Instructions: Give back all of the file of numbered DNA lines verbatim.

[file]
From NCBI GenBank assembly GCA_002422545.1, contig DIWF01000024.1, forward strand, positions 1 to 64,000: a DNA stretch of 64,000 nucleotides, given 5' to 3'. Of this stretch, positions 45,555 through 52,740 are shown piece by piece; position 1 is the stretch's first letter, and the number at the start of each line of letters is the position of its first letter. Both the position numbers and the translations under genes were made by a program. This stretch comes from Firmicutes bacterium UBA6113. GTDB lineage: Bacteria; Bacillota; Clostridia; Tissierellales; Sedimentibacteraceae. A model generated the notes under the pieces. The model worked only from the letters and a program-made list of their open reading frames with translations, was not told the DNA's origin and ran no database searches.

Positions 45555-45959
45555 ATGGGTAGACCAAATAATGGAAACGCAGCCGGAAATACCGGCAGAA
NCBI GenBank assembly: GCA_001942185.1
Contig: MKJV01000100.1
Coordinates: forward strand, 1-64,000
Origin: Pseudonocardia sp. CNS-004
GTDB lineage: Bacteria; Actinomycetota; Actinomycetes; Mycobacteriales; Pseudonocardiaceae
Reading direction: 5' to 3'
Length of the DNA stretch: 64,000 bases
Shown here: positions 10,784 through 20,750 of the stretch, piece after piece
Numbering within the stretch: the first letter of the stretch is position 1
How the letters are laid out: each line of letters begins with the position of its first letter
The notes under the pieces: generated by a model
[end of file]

From NCBI GenBank assembly GCA_002422545.1, contig DIWF01000024.1, forward strand, positions 1 to 64,000: a DNA stretch of 64,000 nucleotides, given 5' to 3'. Of this stretch, positions 45,555 through 52,740 are shown piece by piece; position 1 is the stretch's first letter, and the number at the start of each line of letters is the position of its first letter. Both the position numbers and the translations under genes were made by a program. This stretch comes from Firmicutes bacterium UBA6113. GTDB lineage: Bacteria; Bacillota; Clostridia; Tissierellales; Sedimentibacteraceae. A model generated the notes under the pieces. The model worked only from the letters and a program-made list of their open reading frames with translations, was not told the DNA's origin and ran no database searches.

Positions 45555-45959
45555 ATGGGTAGACCAAATAATGGAAACGCAGCCGGAAATACCGGCAGAA
NCBI GenBank assembly: GCA_001942185.1
Contig: MKJV01000100.1
Coordinates: forward strand, 1-64,000
Origin: Pseudonocardia sp. CNS-004
GTDB lineage: Bacteria; Actinomycetota; Actinomycetes; Mycobacteriales; Pseudonocardiaceae
Reading direction: 5' to 3'
Length of the DNA stretch: 64,000 bases
Shown here: positions 10,784 through 20,750 of the stretch, piece after piece
Numbering within the stretch: the first letter of the stretch is position 1
How the letters are laid out: each line of letters begins with the position of its first letter
The notes under the pieces: generated by a model